Now it's obvious that these are metal programmable resistors. This approach allows easy resistor matching. In addition, this layout methodology allowed Samsung to modify these resistors' values late in the design cycle.
From this block, the clock passes to a multistage tapped delay line. One stage of this delay line is shown in Figure 5.
As you can see, this block also uses CML logic due to its speed constraints. Note the small capacitors, possibly used for fine delay control. A control-shift register activates and deactivates the stages and corresponding taps of this delay line. The selected number of consecutive stages and the two adjacent taps are active at the same time. Immediately after the DLL resets and initializes, four stages are active. If this delay is not sufficient, the control register activates more stages as required.
The design aggregates the clock signals from the two adjacent taps at the output of the fine delay mixer. The resulting clock signal then goes to a CML-to-CMOS converter, where it is combined with the duty-cycle-correction signals, amplified, and latched at CMOS levels.
The data transmitter has some difficult specifications to meet, not the least of which is the reliable transmission of data on both edges of a clock at 1066 Mbps per pin. One of the interesting features of this transmitter is the programmable impedance circuitry. We found a wide range of impedance and signal-edge programmability on the output driver. Figure 6 shows just one of many programmable-impedance circuits used in the transmitter.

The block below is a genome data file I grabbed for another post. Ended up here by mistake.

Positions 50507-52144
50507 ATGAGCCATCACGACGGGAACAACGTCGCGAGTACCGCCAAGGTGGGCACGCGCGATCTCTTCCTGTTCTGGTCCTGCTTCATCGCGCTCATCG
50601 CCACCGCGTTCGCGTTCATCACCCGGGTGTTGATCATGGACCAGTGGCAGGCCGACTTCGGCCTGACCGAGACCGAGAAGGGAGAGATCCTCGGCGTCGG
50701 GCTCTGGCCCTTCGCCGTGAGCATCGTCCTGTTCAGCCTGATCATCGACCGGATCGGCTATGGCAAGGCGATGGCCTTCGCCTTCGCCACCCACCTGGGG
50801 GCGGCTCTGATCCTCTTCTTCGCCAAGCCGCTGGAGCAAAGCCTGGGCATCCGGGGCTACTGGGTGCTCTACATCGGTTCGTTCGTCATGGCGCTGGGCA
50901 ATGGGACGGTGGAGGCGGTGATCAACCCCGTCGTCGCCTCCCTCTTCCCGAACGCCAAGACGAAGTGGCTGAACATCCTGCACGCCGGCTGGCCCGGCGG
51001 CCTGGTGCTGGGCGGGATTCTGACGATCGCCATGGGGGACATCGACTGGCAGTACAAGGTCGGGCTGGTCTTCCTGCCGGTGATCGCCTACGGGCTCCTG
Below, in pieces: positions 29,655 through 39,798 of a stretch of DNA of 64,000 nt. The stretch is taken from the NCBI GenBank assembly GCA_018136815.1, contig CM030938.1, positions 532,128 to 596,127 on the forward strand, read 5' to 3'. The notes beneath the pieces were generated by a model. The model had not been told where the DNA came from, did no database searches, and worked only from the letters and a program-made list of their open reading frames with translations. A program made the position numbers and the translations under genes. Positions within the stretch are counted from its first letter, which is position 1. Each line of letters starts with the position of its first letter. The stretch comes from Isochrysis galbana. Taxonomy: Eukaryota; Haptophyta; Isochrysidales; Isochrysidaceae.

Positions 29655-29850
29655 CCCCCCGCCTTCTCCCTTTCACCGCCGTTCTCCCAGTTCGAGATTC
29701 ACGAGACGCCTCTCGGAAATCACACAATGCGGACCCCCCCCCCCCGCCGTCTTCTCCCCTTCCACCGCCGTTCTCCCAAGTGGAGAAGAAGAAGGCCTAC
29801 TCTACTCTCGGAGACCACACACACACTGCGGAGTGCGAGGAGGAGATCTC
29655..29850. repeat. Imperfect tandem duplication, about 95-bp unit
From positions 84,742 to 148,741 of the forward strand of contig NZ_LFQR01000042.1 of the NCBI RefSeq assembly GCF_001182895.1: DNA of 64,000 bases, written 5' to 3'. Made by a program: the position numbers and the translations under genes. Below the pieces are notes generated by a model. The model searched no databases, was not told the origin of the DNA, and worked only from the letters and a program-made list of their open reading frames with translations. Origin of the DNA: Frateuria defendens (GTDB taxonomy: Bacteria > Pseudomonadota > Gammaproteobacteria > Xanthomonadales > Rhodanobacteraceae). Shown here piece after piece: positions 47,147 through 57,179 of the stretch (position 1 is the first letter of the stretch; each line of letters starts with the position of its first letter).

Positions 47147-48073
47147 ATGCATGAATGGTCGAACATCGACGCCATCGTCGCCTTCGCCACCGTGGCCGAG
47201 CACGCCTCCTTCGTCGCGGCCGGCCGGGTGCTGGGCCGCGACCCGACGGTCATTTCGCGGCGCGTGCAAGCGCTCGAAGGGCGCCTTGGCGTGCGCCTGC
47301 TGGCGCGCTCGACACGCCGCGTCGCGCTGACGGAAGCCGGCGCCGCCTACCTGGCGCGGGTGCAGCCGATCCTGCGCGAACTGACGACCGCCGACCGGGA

As the figure shows, Samsung has used a binary-weighted, parallel-resistor-selection scheme. The output of this schematic is then combined with multiple other programmable-impedance and edge circuits for both the pull-up and the pull-down drivers. Taken together, these give an excellent range of impedance and edge control that could be used to match package and board impedance and optimize the output waveform. This may also allow Samsung to reuse this design for other speed variants—perhaps all the way up to 1600 Mbps some day.